While we’re all itching to get our hands on the LEGO Ideas Insect Collection set, builder James Zhan created his own take on some of the other critters from the phylum Arthropoda. First up, a pair of comically-adorned beetles slug it out in the forest floor’s ring for the title of bug boxing world champion. While the stag beetle (in blue) certainly has that look of determination, the Japanese horned beetle (in red) is certainly no slouch. And judging by the belt it’s rocking, this is far from its first time in the ring. Don’t let the beetles distract you entirely, though. Those adorable pink flowers growing out of a corner of the ring are quite the detail!
In a more true-to-life depiction of insectoids, this quintet of fireflies know how to light up a scene. While still featuring cartoonish “bug” eyes, these insect of the family Lampyridae put transparent neon LEGO elements to good use on their posteriors to signify their glowing potential. And once again, the background is a fantastic bit of flora, featuring three types of fungi growing out of the log that’s the base of this build (one is on the other side of the creation). But then again, we know James can certainly turn out a fantastic plant when he has to.
Sometimes something looks familiar and you just can’t understand why it does. This happened to me when I came across ‘Hedgehog and Elf’ by James Zhan. I knew that little hedgehog looked familiar but I wasn’t sure from where. As a primary school teacher, you get exposed to a lot of children’s literature. So that could be the source. It sure looks like it could have walked straight out of a fairy tale. I still couldn’t pinpoint it. After googling ‘hedgehog’ and ‘Pokemon’ I must conclude that it looks familiar because it reminds me of the Pokemon Shaymin. And to be honest, that one looks like it is straight out of a fairy tale.
As someone who is constantly striving for natural shapes in my LEGO constructions, I’ve definitely taken notice of the techniques employed by James Zhan in their beautiful orchid plant. The simple yet elegant yellow and brown stripes on the flower’s petals are perfect here. And I’m in love with the use of this constraction armor part for the interior of the bloom. Following the lime stems down, we see some delicate leaf construction thanks to clips, bars, and curved slopes in green. Even further down, the cleisostoma paniculatum is held in a gorgeous black planter adorned with six large LEGO studs. I especially like the natural effect of the olive green roots partially covered by the “potting soil” made of 1×1 round plates.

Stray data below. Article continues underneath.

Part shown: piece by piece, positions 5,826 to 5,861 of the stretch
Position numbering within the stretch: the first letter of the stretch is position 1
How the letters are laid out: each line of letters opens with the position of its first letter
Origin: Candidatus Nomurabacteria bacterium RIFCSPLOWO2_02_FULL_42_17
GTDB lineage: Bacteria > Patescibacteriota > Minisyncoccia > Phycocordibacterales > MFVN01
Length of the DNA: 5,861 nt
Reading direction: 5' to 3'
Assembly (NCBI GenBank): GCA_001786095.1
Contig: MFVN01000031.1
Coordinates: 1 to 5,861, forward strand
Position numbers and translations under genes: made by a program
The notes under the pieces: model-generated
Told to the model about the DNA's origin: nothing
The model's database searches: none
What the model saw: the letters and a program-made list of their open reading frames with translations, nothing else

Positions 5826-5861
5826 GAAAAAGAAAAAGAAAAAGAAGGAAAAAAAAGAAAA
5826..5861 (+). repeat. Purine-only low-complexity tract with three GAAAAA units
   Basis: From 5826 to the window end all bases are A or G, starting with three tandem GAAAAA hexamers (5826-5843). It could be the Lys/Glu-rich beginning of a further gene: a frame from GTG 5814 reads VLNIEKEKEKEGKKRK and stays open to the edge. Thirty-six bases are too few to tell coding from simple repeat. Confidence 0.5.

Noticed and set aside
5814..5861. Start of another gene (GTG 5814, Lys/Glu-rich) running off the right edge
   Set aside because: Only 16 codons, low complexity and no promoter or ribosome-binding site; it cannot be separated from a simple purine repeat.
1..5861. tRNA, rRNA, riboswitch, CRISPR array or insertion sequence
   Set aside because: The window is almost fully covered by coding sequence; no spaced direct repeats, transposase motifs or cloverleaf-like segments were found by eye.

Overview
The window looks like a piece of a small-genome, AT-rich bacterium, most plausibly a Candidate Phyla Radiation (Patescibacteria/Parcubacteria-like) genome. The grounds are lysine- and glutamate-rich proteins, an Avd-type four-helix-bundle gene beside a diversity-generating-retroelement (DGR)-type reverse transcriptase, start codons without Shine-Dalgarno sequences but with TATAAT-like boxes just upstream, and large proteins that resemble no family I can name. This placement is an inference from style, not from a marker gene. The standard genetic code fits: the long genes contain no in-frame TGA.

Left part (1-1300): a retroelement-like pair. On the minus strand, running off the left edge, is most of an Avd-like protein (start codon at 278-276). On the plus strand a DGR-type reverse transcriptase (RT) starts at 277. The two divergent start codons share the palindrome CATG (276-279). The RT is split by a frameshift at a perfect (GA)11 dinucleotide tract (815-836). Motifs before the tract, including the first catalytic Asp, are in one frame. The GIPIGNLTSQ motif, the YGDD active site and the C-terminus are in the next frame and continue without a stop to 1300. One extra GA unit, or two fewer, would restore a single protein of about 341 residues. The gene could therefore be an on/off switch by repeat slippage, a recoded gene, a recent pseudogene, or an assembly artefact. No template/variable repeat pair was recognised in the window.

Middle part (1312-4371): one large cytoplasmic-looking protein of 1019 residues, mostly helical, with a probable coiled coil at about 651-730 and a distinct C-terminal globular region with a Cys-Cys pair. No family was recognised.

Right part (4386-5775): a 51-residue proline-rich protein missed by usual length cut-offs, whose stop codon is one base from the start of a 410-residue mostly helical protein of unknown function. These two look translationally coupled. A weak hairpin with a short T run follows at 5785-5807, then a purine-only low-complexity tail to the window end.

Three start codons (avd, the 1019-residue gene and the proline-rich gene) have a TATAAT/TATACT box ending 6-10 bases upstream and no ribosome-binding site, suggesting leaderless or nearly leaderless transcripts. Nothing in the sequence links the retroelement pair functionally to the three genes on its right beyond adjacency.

And if you want to see more builders we’ve featured showing off their green thumbs, you can find them here.
The stores are filled with pumpkin spice and 12-foot-tall yard skeletons, which means the Spooky Season has officially arrived. To mark the occasion, James Zhan has crafted a terrifyingly terrific theme park ride to delight your inner-monster. The HallowSwings’ twisted tree trunk base makes a perfect foundation for the ride, with its eerie glowing face and vines. Just do your best to try and hold on. We get the feeling the ghouls who run this park aren’t giving much concern for safety regulations.
The expression on this little LEGO monster’s face built by James Zhan, matches my expression exactly when the Christmas dessert hits the table. Surprised, but at the same time highly anticipating the same aforementioned sweet goodness. This little cutie, is fully pose-able and there are joints in all the right places. The bar holder works perfectly for the snow monster’s fingers. Adding one tan finger is a little touch that makes this creature look extra lifelike. The round plate with bar handle make the cutest little monster toes. The fact that this little guy is cute as a button is only emphasized by its rosy cheeks. Using flesh round tiles for the cheeks is barely noticeable, but notable nonetheless.
Sporting the Netherlands’ colors in honor of their gold and bronze medals this August, this Miniland-style figure wonderfully captures the motion of a record-setting athlete. Clever building techniques allow builder James Zhan to construct the jersey and shorts into the figure’s body. Nice parts usage in the elements for the hair partner with the positioning of the arms to help sell the feeling that the figure is falling. The figure’s prostheses are posed for the furthest distance while their entire body is suspended with a clear stand.